Mitt Romney doesn’t care about the working class. I’m not going for a Kanye West moment, although I will defend Kanye West until my dying breath. In fact, I’m practically quoting the Republican nominee himself.
On Sept.17, “Mother Jones,” a progressive magazine that’s known for investigative reporting, leaked a video of Romney speaking at a private party for his more generous donors, in which he said the following:
“There are 47 percent of the people who will vote for the president no matter what. All right, there are 47 percent who are with him, who are dependent upon government, who believe that they are victims, who believe the government has a responsibility to care for them, who believe that they are entitled to health care, to food, to housing, to you-name-it. That’s an entitlement. And the government should give it to them. And they will vote for this president no matter what…These are people who pay no income tax.”
If this quote doesn’t stir you at all, stop and consider that it was followed with this: “[My} job is not to worry about those people. I’ll never convince them they should take personal responsibility and care for their lives.”
This would make a great sound bite, if it weren’t for facts. Romney thinks his job, as a candidate for president, is not to worry about people who don’t pay income tax. Who exactly are those people, though? According to information from the Tax Policy Center, approximately half of that 47 percent are people whose incomes are below $30,000 and who wouldn’t owe more after standard deductions and exemptions.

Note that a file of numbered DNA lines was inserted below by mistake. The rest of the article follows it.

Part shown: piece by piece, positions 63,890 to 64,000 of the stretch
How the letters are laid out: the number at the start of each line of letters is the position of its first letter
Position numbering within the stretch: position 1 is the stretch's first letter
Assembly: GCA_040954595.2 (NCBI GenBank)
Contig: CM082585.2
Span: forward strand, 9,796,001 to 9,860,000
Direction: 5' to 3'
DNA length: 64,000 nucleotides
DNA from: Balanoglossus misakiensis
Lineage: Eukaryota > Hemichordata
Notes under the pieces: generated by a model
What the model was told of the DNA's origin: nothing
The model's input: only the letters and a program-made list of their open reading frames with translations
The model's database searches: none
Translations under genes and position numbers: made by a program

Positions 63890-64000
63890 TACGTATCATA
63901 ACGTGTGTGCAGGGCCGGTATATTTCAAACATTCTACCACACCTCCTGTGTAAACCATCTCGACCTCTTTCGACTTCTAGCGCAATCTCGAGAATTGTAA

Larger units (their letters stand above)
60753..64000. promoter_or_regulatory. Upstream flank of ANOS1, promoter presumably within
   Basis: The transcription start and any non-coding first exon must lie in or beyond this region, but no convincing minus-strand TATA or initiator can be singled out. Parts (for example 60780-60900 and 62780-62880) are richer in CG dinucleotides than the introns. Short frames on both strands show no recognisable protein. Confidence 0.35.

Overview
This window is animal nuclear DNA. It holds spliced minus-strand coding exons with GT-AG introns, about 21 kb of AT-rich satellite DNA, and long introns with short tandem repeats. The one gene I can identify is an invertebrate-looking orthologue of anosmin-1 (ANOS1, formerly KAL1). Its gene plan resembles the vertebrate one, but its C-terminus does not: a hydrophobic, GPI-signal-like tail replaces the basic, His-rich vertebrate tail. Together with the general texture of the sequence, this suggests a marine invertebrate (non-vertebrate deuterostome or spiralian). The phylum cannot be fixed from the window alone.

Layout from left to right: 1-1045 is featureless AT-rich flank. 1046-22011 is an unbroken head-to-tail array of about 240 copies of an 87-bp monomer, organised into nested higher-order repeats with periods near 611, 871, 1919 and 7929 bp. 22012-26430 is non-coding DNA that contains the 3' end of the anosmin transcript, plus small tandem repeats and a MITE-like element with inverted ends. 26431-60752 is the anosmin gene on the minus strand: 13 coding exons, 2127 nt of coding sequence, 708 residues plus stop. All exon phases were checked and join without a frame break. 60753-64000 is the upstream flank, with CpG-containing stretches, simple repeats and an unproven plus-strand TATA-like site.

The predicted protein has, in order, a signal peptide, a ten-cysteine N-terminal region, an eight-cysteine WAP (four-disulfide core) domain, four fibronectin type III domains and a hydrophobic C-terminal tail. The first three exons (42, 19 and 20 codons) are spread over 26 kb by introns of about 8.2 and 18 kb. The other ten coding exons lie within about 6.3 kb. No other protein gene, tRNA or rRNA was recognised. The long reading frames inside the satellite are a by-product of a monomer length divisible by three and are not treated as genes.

That half would not only include struggling families, but also plenty of the unemployed people that Romney would allegedly create 12 million new jobs for, if elected. It also includes a lot of college students, a group who largely doesn’t have a steady, taxable income. The other half consists of people who have been given tax credits or cuts that offset the income tax, primarily composed of senior citizens and parents with low incomes.
These are not people who don’t pay any taxes. These are not even people who will never pay an income tax, because financial situations are hardly permanent states of being. These are Americans who are struggling to make ends meet and who are paying what they owe. To call them irresponsible is not only insulting, it is clearly out of touch with the realities of the average American.
This is a side of Romney that critics have always assumed existed but hasn’t been completely exposed until now, a side that those in Obama’s camp have been eagerly waiting to see. The Romney in this video seems to come straight out of a political cartoon, drinking champagne with his friends and making fun of poor people.
He even makes an uncomfortable joke about race, saying of his father, “Had he been born of Mexican parents, I’d have a better shot of winning this,” which makes me wonder whether Romney realizes how many rich, white men have been president prior to Obama. These are not the words of a future president of the United States, or, at the very least, they shouldn’t be. If anything, these are the words of someone who can see his campaign slipping and is desperately seeking votes, the words of a politician and not a world leader.
In public, he’ll say whatever is necessary to appeal to the widest base of republican voters, many of whom fall in that 47 percent of people who Romney thinks are leeching off the government and not paying their dues. In private, with people of similar means and similar ideologies that have already promised their vote, he’ll say how he really feels.
Now that we can see this distinction, it’s up to voters to decide which version of Romney they’re going to listen to come November. I just hope they pay more attention to the one who says he’s given up hope for half the country.